Synthetic lethality (see also: Unit 5) is a recent concept, which is based on the phenomenon that cancer cells need to adapt major signaling pathways to the mutations that caused the cancer to emerge. These adaptations allow the cancer cells to escape programmed cell death, which otherwise would be triggered, if the cell recognizes that it "became" a cancer cell. This phenomenon is commonly referred to as oncogene or pathway addiction of cancer cells. Synthetic lethality means that blocking these addiction pathways causes lethality only to cancer cells, but not to normal cells, because the latter ones are not addicted. Theoretically, it may be possible to project this concept to CSCs in order to achieve their selective elimination.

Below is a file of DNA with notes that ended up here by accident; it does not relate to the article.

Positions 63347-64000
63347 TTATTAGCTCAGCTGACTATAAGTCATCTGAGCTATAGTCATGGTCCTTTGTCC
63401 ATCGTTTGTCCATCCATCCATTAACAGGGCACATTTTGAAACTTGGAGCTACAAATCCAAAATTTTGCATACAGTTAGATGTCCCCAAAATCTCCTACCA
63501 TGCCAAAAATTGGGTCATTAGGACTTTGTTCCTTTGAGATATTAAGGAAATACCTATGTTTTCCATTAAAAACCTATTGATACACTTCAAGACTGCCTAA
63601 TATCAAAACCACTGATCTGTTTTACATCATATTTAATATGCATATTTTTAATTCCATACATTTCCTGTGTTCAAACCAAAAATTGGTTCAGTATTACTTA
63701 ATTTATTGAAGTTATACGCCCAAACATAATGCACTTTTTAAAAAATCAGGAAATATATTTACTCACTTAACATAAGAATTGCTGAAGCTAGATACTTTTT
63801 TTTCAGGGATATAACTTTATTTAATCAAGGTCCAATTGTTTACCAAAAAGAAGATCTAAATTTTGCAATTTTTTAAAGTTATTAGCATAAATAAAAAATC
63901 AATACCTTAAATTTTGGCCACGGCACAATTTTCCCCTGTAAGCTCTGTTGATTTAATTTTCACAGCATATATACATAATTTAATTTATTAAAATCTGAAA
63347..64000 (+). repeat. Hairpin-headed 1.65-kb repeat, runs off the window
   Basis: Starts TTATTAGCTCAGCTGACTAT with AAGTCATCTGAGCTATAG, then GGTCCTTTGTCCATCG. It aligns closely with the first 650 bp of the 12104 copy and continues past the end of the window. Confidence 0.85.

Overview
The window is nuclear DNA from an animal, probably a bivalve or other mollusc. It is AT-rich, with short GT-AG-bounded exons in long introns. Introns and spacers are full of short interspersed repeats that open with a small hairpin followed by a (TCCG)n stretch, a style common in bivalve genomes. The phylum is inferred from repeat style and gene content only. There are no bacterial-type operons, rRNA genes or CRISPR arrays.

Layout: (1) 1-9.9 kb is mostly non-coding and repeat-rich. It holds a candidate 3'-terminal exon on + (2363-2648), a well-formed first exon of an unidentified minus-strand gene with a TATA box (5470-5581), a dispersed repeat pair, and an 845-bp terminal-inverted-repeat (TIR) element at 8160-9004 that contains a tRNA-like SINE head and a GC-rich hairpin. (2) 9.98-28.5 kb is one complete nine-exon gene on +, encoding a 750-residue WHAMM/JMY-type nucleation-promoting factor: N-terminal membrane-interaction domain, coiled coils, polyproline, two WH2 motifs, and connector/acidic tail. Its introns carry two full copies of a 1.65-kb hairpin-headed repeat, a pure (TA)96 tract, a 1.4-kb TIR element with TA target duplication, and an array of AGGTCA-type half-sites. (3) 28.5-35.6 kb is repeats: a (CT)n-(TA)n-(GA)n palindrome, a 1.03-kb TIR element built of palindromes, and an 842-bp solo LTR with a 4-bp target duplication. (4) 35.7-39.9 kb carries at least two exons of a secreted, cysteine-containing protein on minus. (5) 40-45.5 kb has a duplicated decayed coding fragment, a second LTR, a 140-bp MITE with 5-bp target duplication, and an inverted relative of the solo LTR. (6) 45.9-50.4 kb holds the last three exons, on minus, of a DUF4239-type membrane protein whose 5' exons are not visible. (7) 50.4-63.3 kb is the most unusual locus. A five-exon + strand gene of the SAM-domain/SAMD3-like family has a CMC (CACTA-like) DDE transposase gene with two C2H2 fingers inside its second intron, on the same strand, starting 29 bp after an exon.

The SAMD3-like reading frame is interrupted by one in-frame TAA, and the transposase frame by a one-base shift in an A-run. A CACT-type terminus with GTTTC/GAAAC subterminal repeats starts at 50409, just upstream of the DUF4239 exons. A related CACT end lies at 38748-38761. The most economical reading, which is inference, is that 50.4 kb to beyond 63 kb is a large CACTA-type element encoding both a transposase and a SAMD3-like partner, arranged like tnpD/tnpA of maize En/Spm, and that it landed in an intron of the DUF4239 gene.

This subproject explores a particular drug target, for which previous data indicated that is causes synthetic lethality to cancer cells. The main goal is to determine, whether addressing this drug target also causes synthetic lethality at the level of the CSCs in order to test the underlying concepts. Besides that, we use this system to derive general rules for the design of synthetic lethal nucleic acid-based drugs regarding selectivity, reduction of unspecific toxicity, stability and efficacy.
Fig 1: The concept of synthetic lethality: a cancer related mutation in one gene alone does not affect cell viability, but a knock-down of a second gene leads to cell death. This allows to specifically target cancer cells.